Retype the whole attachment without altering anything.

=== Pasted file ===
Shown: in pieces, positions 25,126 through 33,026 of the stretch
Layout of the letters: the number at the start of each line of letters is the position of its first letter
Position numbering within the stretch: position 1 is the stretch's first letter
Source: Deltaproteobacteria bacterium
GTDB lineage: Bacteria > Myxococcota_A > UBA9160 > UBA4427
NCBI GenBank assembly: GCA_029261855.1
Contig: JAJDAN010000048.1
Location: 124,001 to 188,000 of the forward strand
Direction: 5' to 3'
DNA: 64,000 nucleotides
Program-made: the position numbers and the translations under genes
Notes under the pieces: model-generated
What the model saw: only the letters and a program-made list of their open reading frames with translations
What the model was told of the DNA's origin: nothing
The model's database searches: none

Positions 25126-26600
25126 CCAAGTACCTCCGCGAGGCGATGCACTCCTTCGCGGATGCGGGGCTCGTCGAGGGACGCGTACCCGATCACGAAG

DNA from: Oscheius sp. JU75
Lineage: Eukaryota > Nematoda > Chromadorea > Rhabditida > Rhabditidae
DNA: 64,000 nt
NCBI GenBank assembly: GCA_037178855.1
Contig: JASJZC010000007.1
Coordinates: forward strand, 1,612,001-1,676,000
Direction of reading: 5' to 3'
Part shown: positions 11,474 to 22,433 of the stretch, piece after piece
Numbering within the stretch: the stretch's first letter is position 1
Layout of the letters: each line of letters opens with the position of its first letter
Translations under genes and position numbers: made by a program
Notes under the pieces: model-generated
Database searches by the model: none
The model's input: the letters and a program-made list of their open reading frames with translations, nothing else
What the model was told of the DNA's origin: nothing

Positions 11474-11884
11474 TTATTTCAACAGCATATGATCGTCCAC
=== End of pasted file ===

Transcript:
Shown: in pieces, positions 25,126 through 33,026 of the stretch
Layout of the letters: the number at the start of each line of letters is the position of its first letter
Position numbering within the stretch: position 1 is the stretch's first letter
Source: Deltaproteobacteria bacterium
GTDB lineage: Bacteria > Myxococcota_A > UBA9160 > UBA4427
NCBI GenBank assembly: GCA_029261855.1
Contig: JAJDAN010000048.1
Location: 124,001 to 188,000 of the forward strand
Direction: 5' to 3'
DNA: 64,000 nucleotides
Program-made: the position numbers and the translations under genes
Notes under the pieces: model-generated
What the model saw: only the letters and a program-made list of their open reading frames with translations
What the model was told of the DNA's origin: nothing
The model's database searches: none

Positions 25126-26600
25126 CCAAGTACCTCCGCGAGGCGATGCACTCCTTCGCGGATGCGGGGCTCGTCGAGGGACGCGTACCCGATCACGAAG

DNA from: Oscheius sp. JU75
Lineage: Eukaryota > Nematoda > Chromadorea > Rhabditida > Rhabditidae
DNA: 64,000 nt
NCBI GenBank assembly: GCA_037178855.1
Contig: JASJZC010000007.1
Coordinates: forward strand, 1,612,001-1,676,000
Direction of reading: 5' to 3'
Part shown: positions 11,474 to 22,433 of the stretch, piece after piece
Numbering within the stretch: the stretch's first letter is position 1
Layout of the letters: each line of letters opens with the position of its first letter
Translations under genes and position numbers: made by a program
Notes under the pieces: model-generated
Database searches by the model: none
The model's input: the letters and a program-made list of their open reading frames with translations, nothing else
What the model was told of the DNA's origin: nothing

Positions 11474-11884
11474 TTATTTCAACAGCATATGATCGTCCAC